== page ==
- The Washington Times - Tuesday, February 6, 2007

When the ACC’s basketball coaches convened for the league’s media day, the dominant topic of discussion was discerning how to promote the conference better and earn more NCAA tournament berths.

The league might have found the easiest answers possible — win more quality nonconference games before embarking on a remarkably even conference season.

With each of the ACC’s 12 teams at least at the midpoint of the league schedule, it appears more schools will earn a spot in the 65-team NCAA field than last year and perhaps even double the total of four from a season ago.

Eight conference teams entered yesterday ranked in the top 50 of the RPI according to collegerpi.com. Two of them — Virginia (15-6, 7-2 ACC) and Maryland (17-6, 3-5) — will meet at Comcast Center tonight, with the winner picking up a victory likely to be viewed as an asset when the tournament selection committee meets next month.

Collectively, the league has 47 victories over teams currently in the top 50 of the RPI, including 18 nonconference games. Although those numbers will fluctuate in the final month of the season as some schools move into the top 50 and others depart, the ACC still likely will trump last year’s totals of 32 top-50 wins and 10 against nonconference opponents.

“We did our work in terms of scheduling, winning some quality nonconference games, so therefore it’s validated our beating each other up,” Virginia Tech coach Seth Greenberg said. “You would hope that would carry over with the committee.”

Greenberg’s cautious caveat is a reflection of league-wide concern fostered last season. Coaches promised in the preseason to talk up the conference after only four teams earned NCAA berths last season.

That came a year after five teams received invites and two seasons after six programs were selected in the ACC’s final venture as a nine-team league.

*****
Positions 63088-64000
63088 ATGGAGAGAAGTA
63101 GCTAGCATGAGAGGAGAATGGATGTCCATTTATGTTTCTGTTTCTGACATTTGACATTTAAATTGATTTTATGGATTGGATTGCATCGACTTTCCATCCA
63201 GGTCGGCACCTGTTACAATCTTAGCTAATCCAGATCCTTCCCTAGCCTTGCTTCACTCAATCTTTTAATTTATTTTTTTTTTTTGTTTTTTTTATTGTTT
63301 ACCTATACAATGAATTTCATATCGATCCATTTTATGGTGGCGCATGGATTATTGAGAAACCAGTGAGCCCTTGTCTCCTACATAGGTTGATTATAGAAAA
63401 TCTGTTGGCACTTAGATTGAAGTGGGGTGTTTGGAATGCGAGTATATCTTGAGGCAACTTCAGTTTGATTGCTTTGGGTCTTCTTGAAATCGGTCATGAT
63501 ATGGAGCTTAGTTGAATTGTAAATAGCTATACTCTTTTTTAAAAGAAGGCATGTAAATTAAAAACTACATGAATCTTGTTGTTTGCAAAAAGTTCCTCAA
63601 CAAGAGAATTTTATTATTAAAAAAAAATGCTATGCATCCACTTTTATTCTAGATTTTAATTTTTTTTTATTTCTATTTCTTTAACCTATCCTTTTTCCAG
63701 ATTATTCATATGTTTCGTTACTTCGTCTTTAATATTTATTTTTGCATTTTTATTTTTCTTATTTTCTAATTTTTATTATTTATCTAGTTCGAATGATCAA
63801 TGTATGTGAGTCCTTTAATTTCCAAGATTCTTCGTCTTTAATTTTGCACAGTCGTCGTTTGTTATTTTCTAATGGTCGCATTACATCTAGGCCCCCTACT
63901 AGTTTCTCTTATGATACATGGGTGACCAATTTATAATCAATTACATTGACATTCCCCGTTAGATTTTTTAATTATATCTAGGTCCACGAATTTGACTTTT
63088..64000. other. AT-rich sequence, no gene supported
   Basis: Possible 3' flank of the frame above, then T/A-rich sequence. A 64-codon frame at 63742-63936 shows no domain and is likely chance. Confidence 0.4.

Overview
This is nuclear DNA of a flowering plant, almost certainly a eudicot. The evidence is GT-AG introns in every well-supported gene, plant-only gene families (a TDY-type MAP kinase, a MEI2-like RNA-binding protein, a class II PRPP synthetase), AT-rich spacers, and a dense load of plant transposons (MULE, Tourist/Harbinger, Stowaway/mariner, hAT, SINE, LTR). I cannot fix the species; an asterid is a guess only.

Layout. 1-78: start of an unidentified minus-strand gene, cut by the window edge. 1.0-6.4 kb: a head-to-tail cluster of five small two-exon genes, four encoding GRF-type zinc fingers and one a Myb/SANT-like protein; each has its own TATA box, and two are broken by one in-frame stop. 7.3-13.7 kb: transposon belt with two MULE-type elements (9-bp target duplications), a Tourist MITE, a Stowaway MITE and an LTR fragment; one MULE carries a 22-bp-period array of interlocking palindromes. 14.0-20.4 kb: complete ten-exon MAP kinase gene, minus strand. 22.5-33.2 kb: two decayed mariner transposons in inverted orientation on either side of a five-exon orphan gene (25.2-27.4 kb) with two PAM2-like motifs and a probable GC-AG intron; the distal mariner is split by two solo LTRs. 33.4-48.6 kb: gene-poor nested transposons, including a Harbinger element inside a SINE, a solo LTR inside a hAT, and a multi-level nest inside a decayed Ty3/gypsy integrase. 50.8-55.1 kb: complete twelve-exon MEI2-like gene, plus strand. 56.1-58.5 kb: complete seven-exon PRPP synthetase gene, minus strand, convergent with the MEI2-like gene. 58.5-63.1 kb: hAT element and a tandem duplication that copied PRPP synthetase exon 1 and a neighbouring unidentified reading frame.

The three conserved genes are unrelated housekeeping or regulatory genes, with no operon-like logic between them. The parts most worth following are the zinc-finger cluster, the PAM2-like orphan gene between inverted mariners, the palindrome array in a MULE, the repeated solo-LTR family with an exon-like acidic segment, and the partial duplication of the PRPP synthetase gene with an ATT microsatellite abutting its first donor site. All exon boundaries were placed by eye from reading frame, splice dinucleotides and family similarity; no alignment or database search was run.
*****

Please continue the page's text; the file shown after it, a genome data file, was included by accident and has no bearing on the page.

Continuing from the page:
Teams — rather than leagues — earn tournament berths, though it is sometimes difficult for coaches to distinguish between the two. In one sense, the decline in bids isn’t too far-fetched; only one ACC team that finished in the top 50 of the RPI the last four seasons (No. 49 Maryland last year) missed the tournament.

However, Florida State became only the second team with a winning league record since 1980 to miss the tournament. Maryland became the first team in that stretch to finish .500 in the league, win an ACC tournament game and still not earn a berth. Those stats and unfavorable comparisons to other leagues have made many coaches bristle.

“It’s keeping up with the Joneses,” Maryland coach Gary Williams said. “Other teams have gone out of their way and directly talked about the ACC the last couple of years, which never happened before. If the gloves are off, the gloves are off. That’s OK. It’s kind of fun. We have to stand up.”

Williams is one of the conference’s most outspoken advocates and has pointed to the tone of game broadcasts as an opportunity to pump up the league. In fairness, it isn’t hard to stumble upon announcers stumping for a particular conference any weekend.

Coaches, though, are any league’s standard-bearers and have a role in promoting a league, as North Carolina coach Roy Williams remembers from his days at Kansas.

“In the Big 12 we pushed all the time because we were out there in the middle of the country and people thought we still went to school in covered wagons and stuff like that,” Williams said earlier in the season.

“There was a more concerted effort for pushing the envelope, pushing the media and promotion than there is here.”

The best form of promotion, though, is to win games. Nine ACC teams have knocked off a current top-50 team outside the league, a trend that helps limit the damage done when teams inevitably lose conference games.

“I think the promoting part of it can only go so far,” Wake Forest coach Skip Prosser said. “Production is probably more important than promotion, and I think our teams have produced, certainly in nonconference play. As much as anything, that’s the reason why perhaps there is more buzz about the ACC.”

A balanced league might help as well because one team doesn’t wind up with a disproportionate number of quality victories. Every school has at least two conference losses, and there are six teams within two games of the league lead.

The conference will sort itself out in the next month, as will the postseason prospects of the 10 teams still harboring at least semi-legitimate NCAA dreams. If the apparent leveling of the ACC is maintained, its impact on the postseason could prove curious.

“We won’t know what the impact of that buzz is until Selection Sunday and we see exactly who is in the tournament,” Georgia Tech coach Paul Hewitt said. “We all who are around this league know that this is a league that should consistently get six or seven teams in, but it doesn’t always work out that way. I’m not really sure. Maybe that buzz turns out to be something positive, and maybe it’s much to do about nothing when the bids come out.”

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